A market for higher education?

The inevitable has finally come!

In his Spending Review yesterday, George Osborne announced a 40% cut in the teaching budget for universities. This is part of the coalition’s plan to tackle the UK’s historical deficit. Universities now have no other option than increase tuition fees in order to fill the new gap in funding. This will be possible if Browne plan is implemented. Essentially, the implementation of this proposal will create a free market for higher education in the UK, very similar to what already exists in the US. However, this also signals the end to a great education system that used to be free and available to everyone. So, what do we take from this?

The cost of teaching a degree is estimated to be around £7,000. Under the current system, universities are allowed to charge students up to £3,290, which most of them do. The remaining cost is then subsidised by the government. If the cap on tuition fees is removed, we can expect most elite universities to raise their fees without facing a decrease in demand for places (demand for places at big universities is indeed very inelastic). This will enable them to invest more in researches and compete with big American universities.

However, there is also a downside to this. Firstly, creating a market place for higher education will benefit only a certain group of universities. As in any other competitive market, smaller and less prestigious universities will struggle to compete and shut down eventually. This will increase unemployment level in the public sector (not every lecturer can go and work for a private company), which in turn will have a wider adverse effect on our newly recovered economy. Furthermore, bright students from poor families will no longer be able to go to places like Oxford or Cambridge simply because they cannot afford them.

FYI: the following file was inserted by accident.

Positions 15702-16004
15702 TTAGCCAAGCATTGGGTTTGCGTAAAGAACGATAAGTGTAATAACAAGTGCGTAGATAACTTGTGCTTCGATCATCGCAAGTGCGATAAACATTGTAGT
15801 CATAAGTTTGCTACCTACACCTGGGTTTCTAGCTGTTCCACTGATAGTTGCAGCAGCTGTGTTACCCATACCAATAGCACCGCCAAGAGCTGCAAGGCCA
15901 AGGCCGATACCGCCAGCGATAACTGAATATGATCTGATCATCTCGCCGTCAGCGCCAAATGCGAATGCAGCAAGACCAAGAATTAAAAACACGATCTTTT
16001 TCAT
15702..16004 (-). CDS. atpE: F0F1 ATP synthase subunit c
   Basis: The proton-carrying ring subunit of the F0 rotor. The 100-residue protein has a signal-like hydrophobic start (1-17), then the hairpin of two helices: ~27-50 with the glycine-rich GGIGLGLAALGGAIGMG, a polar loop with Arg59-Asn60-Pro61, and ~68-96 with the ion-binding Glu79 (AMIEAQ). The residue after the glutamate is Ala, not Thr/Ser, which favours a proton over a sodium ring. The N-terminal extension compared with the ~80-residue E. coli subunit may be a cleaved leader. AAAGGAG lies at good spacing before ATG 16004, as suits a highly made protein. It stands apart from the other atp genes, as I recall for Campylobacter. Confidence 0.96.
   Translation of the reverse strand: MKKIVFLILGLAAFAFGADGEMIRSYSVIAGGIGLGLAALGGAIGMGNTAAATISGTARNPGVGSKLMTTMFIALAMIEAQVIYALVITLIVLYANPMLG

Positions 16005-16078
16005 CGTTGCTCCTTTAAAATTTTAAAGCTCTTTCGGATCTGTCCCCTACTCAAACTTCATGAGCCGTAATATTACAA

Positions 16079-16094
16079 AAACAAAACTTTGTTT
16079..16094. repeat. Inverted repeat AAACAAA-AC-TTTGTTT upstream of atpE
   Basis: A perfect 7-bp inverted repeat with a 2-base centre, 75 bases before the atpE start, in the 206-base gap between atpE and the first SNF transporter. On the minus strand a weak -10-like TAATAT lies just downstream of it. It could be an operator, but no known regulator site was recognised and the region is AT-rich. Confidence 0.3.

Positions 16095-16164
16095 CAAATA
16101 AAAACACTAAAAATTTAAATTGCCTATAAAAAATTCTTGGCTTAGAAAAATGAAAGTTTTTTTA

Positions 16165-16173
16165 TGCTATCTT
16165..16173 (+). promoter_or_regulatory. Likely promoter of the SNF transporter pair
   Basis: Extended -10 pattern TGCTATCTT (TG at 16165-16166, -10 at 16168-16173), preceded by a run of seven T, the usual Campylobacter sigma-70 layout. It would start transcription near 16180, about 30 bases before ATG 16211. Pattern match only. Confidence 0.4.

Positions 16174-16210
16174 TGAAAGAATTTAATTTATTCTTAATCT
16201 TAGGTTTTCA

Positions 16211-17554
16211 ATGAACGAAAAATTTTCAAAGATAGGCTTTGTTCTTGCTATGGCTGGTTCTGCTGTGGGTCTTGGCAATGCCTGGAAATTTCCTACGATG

In the end, higher education is a public good that will always be under provided in a market system. This is why government provision of education is so vital. However, a market for higher education now means it is money that gets you into the best universities, not your real academic potential.

Please comment below to let us know what you think.

2 Responses to “A market for higher education?”

  1. Rebecca Molokwane Says:

    i have to agree with you writer because market for higher education is turning to become more like a private good even though we know that its demand its inelastic but this has a huge impact on those who are very poor but have good academic record. yes there are bursaries out there to fund these people but not all of them can get to receive a bursary in addition if there is an increase in the market,it will mean an increase in government subsidies and these will in turn hurt the the taxpayers.


    Hello I am a 19 year old student from South Africa. I believe education is the key to fight poverty in Africa. Through education people can get qualifications ,better jobs ,solid income which leads to money to feed the family. South African education system has dropped since 1994 which saw an increase in the demand for private education which is very costly .I myself went through private education which lead to the people owing my school get richer -in the process not caring much about our education as long as they get their money .Problem with this private education is that the people who need it the most don’t benefit from it as only the already rich will get richer while the poor stays poor. University is already an expense thing for parents as most have to go through it with bursaries, loans and scholarships -this would increase the expenses even more and have deteriorating number of enrolments because no one would be able to afford it .I fully agree with you as how unemployment would increase because there’s less amount number of people with qualifications to get the jobs .only jobs available for people would be waiting and McDonalds jobs

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